C.B. Sung, co-founder and the founding Chairman of The 1990 Institute. was a Shanghai, China native who graduated from Shanghai High School, received a Bachelor’s degree in engineering from Chiao-Tung University, S.M. in Engineering from MIT, and a MBA from Harvard Business School.
In the 1950s, he began a career with the Bendix Corporation in Southfield, Michigan, where he rose up in the ranks served as the Corporate Vice President of Engineering and Research at the Bendix Corporation in 1967 and subsequently as Corporate Vice President and Group Executive in charge of the, Advanced Technology Group consisting of seven divisions/subsidiaries from coast to coast. He was the first Asian American to have been elected a corporate officer in a Fortune 100 corporation.
In his 22 years with Bendix from 1952 to 1974, the following new industries/products have been developed under Mr. Sung’s direction: numerically controlled machine tools, second generation Channeltron night vision systems, automotive electronic fuel injection, computer graphics with free-cursor digitizers and image data processing systems.
By the early 70’s, C.B. became Executive V.P., pushing the glass ceiling for minorities in upper management for Fortune 500 companies. In 1974 C.B. and Beulah moved to Cleveland, Ohio, where he became a partner with Arthur D. Little and acquired eight independent manufacturing firms of his own. Products made by his companies were used in the iron and steel industry, aviation, semiconductors, electronics, electro-optics, data processing and telecommunications. He acted as Chairman for the business which gave him extensive managerial experience.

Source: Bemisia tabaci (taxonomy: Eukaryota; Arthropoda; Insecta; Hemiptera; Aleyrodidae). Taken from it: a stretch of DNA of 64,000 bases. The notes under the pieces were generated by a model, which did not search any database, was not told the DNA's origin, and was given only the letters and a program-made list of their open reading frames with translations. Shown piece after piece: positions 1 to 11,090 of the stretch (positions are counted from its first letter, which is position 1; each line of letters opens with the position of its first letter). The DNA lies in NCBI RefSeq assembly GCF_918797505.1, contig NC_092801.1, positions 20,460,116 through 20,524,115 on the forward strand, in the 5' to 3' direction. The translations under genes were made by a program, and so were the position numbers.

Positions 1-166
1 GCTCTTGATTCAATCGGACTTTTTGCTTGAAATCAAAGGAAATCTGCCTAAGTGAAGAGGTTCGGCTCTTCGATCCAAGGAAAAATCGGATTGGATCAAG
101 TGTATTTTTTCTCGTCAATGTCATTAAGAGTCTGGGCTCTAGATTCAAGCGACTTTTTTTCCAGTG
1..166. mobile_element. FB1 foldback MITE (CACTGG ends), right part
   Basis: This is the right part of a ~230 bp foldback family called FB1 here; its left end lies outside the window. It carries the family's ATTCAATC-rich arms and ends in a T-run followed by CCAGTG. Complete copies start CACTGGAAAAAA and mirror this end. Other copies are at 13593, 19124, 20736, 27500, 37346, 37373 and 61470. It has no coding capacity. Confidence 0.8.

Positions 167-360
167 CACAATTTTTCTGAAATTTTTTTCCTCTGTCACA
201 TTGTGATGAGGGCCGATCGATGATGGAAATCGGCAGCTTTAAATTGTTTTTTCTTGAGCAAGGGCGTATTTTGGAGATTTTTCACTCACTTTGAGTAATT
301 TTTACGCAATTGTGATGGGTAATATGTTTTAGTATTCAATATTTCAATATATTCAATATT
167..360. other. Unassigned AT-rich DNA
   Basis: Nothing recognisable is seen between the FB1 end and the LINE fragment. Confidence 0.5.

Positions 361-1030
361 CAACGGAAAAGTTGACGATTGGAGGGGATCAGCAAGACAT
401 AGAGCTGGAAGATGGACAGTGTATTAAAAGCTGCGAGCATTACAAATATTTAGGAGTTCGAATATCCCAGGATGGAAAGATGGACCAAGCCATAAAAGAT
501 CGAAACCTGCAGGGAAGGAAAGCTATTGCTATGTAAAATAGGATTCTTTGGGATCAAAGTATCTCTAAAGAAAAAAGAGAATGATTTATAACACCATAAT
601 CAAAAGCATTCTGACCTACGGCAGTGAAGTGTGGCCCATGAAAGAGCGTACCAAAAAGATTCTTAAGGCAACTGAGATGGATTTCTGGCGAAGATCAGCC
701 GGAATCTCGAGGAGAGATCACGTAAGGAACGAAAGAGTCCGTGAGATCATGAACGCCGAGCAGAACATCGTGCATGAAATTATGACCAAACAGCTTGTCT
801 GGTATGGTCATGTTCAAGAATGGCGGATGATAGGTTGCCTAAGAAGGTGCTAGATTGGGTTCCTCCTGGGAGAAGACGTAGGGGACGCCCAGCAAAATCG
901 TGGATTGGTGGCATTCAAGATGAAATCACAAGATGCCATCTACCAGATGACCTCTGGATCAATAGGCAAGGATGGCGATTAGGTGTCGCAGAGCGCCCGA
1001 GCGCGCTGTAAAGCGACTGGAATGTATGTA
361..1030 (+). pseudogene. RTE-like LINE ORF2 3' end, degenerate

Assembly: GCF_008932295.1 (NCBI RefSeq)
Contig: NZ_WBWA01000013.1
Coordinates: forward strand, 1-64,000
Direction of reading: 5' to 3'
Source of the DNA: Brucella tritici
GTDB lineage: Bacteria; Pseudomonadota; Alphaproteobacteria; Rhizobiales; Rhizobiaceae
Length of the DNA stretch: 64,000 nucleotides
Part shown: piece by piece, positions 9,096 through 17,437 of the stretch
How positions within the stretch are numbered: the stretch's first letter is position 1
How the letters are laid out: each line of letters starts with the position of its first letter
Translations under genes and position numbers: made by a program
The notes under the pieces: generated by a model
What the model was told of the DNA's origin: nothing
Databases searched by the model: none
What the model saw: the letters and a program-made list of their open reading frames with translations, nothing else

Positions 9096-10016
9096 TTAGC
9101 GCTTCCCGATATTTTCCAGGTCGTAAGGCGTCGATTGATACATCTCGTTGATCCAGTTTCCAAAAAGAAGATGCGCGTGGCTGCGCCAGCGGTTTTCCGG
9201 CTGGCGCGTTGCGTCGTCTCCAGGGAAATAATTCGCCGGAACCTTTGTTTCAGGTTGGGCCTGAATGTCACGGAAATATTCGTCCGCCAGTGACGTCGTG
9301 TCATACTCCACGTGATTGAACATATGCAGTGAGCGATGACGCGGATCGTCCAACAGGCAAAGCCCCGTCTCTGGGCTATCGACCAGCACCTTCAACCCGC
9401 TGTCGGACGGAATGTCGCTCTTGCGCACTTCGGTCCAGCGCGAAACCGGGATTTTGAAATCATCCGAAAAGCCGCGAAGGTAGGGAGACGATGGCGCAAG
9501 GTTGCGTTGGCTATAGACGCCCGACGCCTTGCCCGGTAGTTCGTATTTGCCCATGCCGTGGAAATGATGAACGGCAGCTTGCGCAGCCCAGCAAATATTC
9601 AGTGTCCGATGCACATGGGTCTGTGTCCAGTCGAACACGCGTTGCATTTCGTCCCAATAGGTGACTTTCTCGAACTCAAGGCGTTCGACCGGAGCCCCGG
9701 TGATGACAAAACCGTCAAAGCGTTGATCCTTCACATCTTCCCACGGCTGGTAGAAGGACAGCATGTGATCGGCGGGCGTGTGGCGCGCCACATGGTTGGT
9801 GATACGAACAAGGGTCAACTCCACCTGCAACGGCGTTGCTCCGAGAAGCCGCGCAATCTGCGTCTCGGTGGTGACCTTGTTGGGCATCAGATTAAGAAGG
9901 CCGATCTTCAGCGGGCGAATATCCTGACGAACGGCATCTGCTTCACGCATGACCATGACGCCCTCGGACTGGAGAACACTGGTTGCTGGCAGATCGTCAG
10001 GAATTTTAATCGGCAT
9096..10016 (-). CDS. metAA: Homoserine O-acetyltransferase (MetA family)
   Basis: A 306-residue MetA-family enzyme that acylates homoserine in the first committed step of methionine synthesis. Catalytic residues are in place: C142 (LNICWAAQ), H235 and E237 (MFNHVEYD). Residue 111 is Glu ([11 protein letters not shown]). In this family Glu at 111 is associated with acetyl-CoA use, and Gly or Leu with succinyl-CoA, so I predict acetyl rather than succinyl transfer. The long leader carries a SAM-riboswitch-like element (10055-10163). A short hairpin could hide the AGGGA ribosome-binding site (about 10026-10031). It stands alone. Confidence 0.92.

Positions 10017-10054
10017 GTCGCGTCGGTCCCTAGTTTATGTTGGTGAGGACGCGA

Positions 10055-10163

In 1979, C.B. and his wife Beulah moved to San Francisco and started Unison Group together, engaging in consulting, international trade and joint-venture investments between Pacific Rim countries aimed at strengthen economic and cultural ties between the U.S. and China. With over 39 Sino-foreign joint ventures established in China to their credit ,two of their most notable joint ventures were the Sheraton Great Wall Hotel — the first Chinese-American five star joint-venture hotel in Beijing China — and the Beijing Jeep joint-venture. Both were significant contributions to his homeland and the relations between the US and China.
C.B. was also active in many other organizations. He is a cofounder and Director of UniControl Inc. and Communication Intelligence Corporation. He also served as a member of the Advisory council for the Hopkins-Nanjing Center and the U.S. National Committee of the Pacific Economic Cooperation Council (PECC) a
Philanthropically, C.B. also pursued endeavors on several fronts, including publishing books on Chinese architecture and the art of bonsai. He was a member of the Committee of 100 and founded the 1990 Institute, both non-profit organizations established to deepen relations and understanding between the American and Chinese people. These organizations took him to the capitols of China (Beijing) and the U.S. (Washington DC) to meet or have discussions with dignitaries like President Ronald Reagan, China’s General Secretary Jiang Zemin, Premier Zhu Rongji, Vice-Chairman of P.R.C. Rong Yiren and President Bill Clinton, to name a few. As a scholar and entrepreneur, C.B. Sung had a rare outlook on life:
“As the saying goes,” he often remarks, “we are born barehanded without a penny to our name, and can take nothing with us when we die. When we live, we must do our outmost to benefit the society and make a difference!” And C.B. Sung practiced what he preached.